Number of PSBs may go down to 12 as govt mulls consolidation

The number of India's public sector banks is expected to come down to around 12 from the current 21, with some banks assuming global size, as the government pursues a consolidation agenda for the banking sector that is laden with non-performing loans.

The 21 public sector banks would get consolidated to 10-12, while also creating 3-4 global-sized banks, in the medium term, reports quoting official sources said.

The plan is to retain some region-based banks and dome midsized banks while merging other banks into larger entities, forming a three-tier structure of medium, large and very large banks, according to official sources.

Accordingly, some region-centric banks like Punjab and Sind Bank and Andhra Bank will continue as independent entities with some mid-size lenders retaining their present status.

Finance minister Arun Jaitley had last month said the government was "actively working" towards consolidation of public sector banks but declined to provide details, saying it was a price-sensitive information.

Speculation was that large public sector banks like Punjab National Bank, Bank of Baroda, Canara Bank and Bank of India could try looking for potential candidates for acquisition.

Factors like regional balance, geographical reach, financial burden and smooth human resource transition have to be looked into while taking a merger decision, they said, adding a very weak bank should not be merged with a strong one ''as it could pull the latter down''.

SBI chief Arundhati Bhattacharya had also spoken against merging weak banks with strong banks as it woud hurt performing bank's future performance.

''There can't be a one-size-fits-all approach, and the temptation to merge the weaker ones with the stronger ones should be resisted as it leads to the stronger one losing strength,'' she had said.

In the last consolidation drive, five associate banks and Bharatiya Mahila Bank (BMB) became part of SBI on April 1, 2017, catapulting the country's largest lender to among the top 50 banks in the world.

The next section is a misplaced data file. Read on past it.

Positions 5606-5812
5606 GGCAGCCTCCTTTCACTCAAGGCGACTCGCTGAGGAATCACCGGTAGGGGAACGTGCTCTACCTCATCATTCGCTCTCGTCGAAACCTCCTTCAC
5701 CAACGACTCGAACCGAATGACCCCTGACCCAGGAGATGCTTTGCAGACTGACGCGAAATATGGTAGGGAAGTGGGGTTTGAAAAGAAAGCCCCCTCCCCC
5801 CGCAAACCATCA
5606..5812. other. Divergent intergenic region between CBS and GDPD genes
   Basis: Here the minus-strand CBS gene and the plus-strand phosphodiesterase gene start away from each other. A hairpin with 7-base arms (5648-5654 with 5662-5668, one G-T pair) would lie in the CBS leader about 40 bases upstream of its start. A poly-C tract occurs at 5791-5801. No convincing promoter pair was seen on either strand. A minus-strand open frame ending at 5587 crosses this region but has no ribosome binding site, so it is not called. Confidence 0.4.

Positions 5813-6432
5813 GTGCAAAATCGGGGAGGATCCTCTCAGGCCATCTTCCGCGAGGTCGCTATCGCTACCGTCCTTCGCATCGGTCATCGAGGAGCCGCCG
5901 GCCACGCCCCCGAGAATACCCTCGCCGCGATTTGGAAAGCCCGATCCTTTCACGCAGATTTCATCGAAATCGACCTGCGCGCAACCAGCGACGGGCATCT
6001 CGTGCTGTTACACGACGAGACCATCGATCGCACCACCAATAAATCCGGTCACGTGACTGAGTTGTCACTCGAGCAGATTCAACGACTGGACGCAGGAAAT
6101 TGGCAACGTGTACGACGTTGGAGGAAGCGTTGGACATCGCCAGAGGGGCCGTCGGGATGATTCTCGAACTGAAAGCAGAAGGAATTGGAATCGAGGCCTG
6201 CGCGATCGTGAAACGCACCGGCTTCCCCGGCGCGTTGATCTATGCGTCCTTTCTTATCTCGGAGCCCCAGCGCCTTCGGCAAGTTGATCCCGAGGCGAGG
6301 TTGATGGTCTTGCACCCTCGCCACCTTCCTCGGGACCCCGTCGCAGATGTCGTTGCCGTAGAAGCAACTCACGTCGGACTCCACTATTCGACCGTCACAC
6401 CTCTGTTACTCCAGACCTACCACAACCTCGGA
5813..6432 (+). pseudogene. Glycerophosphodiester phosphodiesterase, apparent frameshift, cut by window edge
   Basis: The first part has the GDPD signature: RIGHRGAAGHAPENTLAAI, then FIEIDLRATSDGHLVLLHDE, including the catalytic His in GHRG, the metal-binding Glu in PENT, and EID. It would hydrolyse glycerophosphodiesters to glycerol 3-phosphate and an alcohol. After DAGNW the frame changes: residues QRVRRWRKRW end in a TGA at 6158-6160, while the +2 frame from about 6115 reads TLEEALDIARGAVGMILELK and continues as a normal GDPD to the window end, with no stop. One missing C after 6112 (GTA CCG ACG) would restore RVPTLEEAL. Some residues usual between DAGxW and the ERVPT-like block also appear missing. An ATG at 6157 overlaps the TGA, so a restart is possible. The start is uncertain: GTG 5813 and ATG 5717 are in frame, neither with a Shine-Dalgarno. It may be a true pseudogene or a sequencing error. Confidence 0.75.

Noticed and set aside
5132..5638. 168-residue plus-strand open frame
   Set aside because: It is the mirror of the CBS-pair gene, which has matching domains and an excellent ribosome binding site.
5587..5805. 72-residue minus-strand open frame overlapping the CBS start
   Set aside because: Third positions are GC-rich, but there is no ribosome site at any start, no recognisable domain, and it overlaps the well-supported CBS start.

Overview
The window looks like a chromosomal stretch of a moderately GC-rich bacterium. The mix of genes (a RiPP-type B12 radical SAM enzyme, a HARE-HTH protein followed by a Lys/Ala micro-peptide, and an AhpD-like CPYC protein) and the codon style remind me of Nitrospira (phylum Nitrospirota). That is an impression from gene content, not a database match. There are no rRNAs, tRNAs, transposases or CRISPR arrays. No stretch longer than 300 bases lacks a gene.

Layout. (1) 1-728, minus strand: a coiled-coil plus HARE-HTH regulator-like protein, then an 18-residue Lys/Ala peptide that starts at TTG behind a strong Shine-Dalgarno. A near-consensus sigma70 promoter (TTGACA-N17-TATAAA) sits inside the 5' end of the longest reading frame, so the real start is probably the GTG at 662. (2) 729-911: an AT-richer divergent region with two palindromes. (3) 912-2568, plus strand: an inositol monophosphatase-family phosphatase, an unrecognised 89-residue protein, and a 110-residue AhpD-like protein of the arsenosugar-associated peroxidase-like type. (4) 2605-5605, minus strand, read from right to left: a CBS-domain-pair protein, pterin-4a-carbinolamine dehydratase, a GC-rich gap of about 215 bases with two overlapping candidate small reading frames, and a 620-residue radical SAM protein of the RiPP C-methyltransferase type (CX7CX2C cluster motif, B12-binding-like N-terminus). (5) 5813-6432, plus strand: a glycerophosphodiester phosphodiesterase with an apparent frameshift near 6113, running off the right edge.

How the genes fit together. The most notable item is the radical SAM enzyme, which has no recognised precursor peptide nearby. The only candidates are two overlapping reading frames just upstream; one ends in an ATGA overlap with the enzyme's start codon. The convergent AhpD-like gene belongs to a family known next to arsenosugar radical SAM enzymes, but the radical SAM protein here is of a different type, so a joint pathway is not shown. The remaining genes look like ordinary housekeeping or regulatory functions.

The finance ministry is now considering clearing another such proposal by this fiscal if bad loan situation comes under control by then.

According to former RBI governor C Rangarajan, the system will have some large banks, some small banks, some local banks and so forth.

"What is needed in the system is variety," Rangarajan said.

One of the possibilities is that large public sector banks (PSBs) like Punjab National Bank, Bank of Baroda, Canara Bank and Bank of India could try looking for potential candidates for acquisition, another official said, who did not wish to be identified.

Factors like regional balance, geographical reach, financial burden and smooth human resource transition have to be looked into while taking a merger decision, they said, adding a very weak bank should not be merged with a strong one "as it could pull the latter down".

In the last consolidation drive, five associate banks - State Bank of Bikaner and Jaipur (SBBJ), State Bank of Hyderabad (SBH), State Bank of Mysore (SBM), State Bank of Patiala (SBP) and State Bank of Travancore (SBT) - besides BMB and Bharatiya Mahila Bank (BMB) became part of SBI on April 1, 2017, catapulting the country's largest lender to among the top 50 banks in the world.

With the merger, the total customer base of SBI reached around 37 crore with a branch network of around 24,000 and nearly 59,000 ATMs across the country. The merged entity began operation with deposit base of more than Rs26 lakh crore and advances level of Rs18.50 lakh crore.